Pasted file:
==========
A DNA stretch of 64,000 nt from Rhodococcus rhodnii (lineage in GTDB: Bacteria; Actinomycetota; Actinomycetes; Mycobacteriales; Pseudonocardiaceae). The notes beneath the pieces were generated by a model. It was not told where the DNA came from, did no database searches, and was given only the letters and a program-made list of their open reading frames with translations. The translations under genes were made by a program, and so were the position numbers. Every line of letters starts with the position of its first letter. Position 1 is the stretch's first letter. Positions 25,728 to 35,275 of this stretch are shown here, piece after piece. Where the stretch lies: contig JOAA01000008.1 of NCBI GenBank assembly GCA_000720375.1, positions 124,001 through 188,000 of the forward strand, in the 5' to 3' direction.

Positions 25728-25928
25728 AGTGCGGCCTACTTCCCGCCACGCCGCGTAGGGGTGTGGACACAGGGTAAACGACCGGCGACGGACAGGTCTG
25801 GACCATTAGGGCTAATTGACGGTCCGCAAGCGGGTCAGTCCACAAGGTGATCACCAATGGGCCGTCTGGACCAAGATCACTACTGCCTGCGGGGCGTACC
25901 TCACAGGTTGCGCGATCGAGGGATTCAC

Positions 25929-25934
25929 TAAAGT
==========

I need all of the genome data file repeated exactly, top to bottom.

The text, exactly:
A DNA stretch of 64,000 nt from Rhodococcus rhodnii (lineage in GTDB: Bacteria; Actinomycetota; Actinomycetes; Mycobacteriales; Pseudonocardiaceae). The notes beneath the pieces were generated by a model. It was not told where the DNA came from, did no database searches, and was given only the letters and a program-made list of their open reading frames with translations. The translations under genes were made by a program, and so were the position numbers. Every line of letters starts with the position of its first letter. Position 1 is the stretch's first letter. Positions 25,728 to 35,275 of this stretch are shown here, piece after piece. Where the stretch lies: contig JOAA01000008.1 of NCBI GenBank assembly GCA_000720375.1, positions 124,001 through 188,000 of the forward strand, in the 5' to 3' direction.

Positions 25728-25928
25728 AGTGCGGCCTACTTCCCGCCACGCCGCGTAGGGGTGTGGACACAGGGTAAACGACCGGCGACGGACAGGTCTG
25801 GACCATTAGGGCTAATTGACGGTCCGCAAGCGGGTCAGTCCACAAGGTGATCACCAATGGGCCGTCTGGACCAAGATCACTACTGCCTGCGGGGCGTACC
25901 TCACAGGTTGCGCGATCGAGGGATTCAC

Positions 25929-25934
25929 TAAAGT